Centralized Fulfillment for Pharmacy: How Does Medication Adherence Packaging Need to Change in a World of Increasing Automation?

Pharmacies need more time. Not only are today's pharmacists counseling patients on medications and providing new primary care programs, but they are also vaccinating millions of people and completing COVID-19 tests.

As pharmacies continue to expand their offering, pharmacy automation systems and centralized fulfillment for prescriptions are helping teams operate more efficiently and allocate more resources to patient care.

In this article, we will take a closer look at the centralized fulfillment model, including trends and considerations for prescriptions dispensed in medication adherence packaging and blister packs.

What is driving the move to pharmacy automation technology?

Prescription filling is a task that can be automated. In many ways, it can be seen as a manufacturing process where lean principles apply.

Automated filling technology can reliably fill prescriptions in blister packs much more quickly compared to a manual preparation process, at speeds up to 1.5 multi-dose blister packs per minute. Automated visual checking systems are also now available to reduce or eliminate the need for manual accuracy checks for adherence packs, greatly increasing efficiencies.

Overall, pharmacy automation can reduce errors in medication filling, while also reducing labor costs devoted to prescription filling. This frees time that can be directed toward patient care activities, with the ultimate goal to improve health outcomes and patient well-being.

What is centralized fulfillment or central fill?

Centralized prescription processing is a service provided by one pharmacy to another where the central fill pharmacy processes a request from the originating pharmacy to prepare a drug order. This process is also known as centralized fulfillment or central fill. Central fill facilities or central fulfillment centres do not have direct patient contact, but instead focus on preparing prescriptions. The pharmacy placing the drug order services the patients directly.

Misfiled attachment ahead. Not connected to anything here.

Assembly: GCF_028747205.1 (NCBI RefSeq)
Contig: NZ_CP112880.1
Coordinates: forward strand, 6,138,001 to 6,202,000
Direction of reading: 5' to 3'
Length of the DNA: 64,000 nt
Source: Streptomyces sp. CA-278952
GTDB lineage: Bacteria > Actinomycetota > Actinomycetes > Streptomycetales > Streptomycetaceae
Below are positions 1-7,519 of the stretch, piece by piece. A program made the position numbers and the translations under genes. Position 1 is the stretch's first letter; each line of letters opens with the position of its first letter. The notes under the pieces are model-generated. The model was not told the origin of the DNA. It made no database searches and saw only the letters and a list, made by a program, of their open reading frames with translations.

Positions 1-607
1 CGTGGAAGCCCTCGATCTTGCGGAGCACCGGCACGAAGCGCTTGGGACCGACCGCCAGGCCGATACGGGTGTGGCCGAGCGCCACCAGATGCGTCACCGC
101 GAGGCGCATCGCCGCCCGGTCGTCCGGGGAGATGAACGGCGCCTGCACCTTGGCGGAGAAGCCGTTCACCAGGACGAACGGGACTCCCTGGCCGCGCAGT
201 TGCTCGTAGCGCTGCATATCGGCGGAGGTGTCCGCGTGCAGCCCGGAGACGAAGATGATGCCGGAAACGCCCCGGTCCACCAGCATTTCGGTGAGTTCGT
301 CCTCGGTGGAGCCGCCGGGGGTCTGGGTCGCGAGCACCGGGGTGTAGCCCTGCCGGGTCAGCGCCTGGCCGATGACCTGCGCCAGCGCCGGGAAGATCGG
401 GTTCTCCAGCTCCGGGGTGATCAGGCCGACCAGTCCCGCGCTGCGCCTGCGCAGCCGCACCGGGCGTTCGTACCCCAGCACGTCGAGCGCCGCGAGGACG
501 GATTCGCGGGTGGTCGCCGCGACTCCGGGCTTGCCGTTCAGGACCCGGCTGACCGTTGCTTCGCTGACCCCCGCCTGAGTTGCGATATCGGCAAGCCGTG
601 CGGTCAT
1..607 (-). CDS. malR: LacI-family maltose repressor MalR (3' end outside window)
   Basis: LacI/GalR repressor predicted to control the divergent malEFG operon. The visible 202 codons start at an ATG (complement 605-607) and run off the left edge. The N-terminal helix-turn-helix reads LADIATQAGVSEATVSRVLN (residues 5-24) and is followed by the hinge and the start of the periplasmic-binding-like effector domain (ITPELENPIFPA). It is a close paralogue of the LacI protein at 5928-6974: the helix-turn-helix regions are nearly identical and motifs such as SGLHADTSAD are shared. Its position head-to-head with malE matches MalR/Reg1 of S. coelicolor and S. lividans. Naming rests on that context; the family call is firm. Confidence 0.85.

Central fill facilities use automated robots to fill prescription packaging, including medication adherence packaging and blister packs.

Why move to a centralized fulfillment strategy?

In many busy pharmacies, space is limited and workflow cannot be optimized. Centralized fulfillment allows pharmacies to reduce the amount of store inventory, since the majority of inventory can be kept at a central fill facility.

When it comes to pharmacy automation, pharmacies may not have the ability to invest in this kind of equipment at the store level, or the space to install robots. Pharmacies can in turn leverage central fill facilities equipped with pharmacy automation technology as a cost-effective solution. The scale of these facilities allows for proper space layout and flow of material, increasing efficiency and quality.

Large pharmacy chains, regional pharmacy chains, pharmacy groups, grocery chains and mass merchants are all moving toward a centralized fulfillment strategy for prescription filling for these reasons.

What does centralized fulfillment look like?

In many cases, we are seeing regional hub and spoke models being created, where a central fill facility services pharmacies within a certain geographic region. This allows for lower shipping costs and faster delivery times compared to a facility that supports a larger geographic region.

Pharmacies can send data to the central fill facilities through common pharmacy management software, allowing for integrated workflow between the hub and the spoke.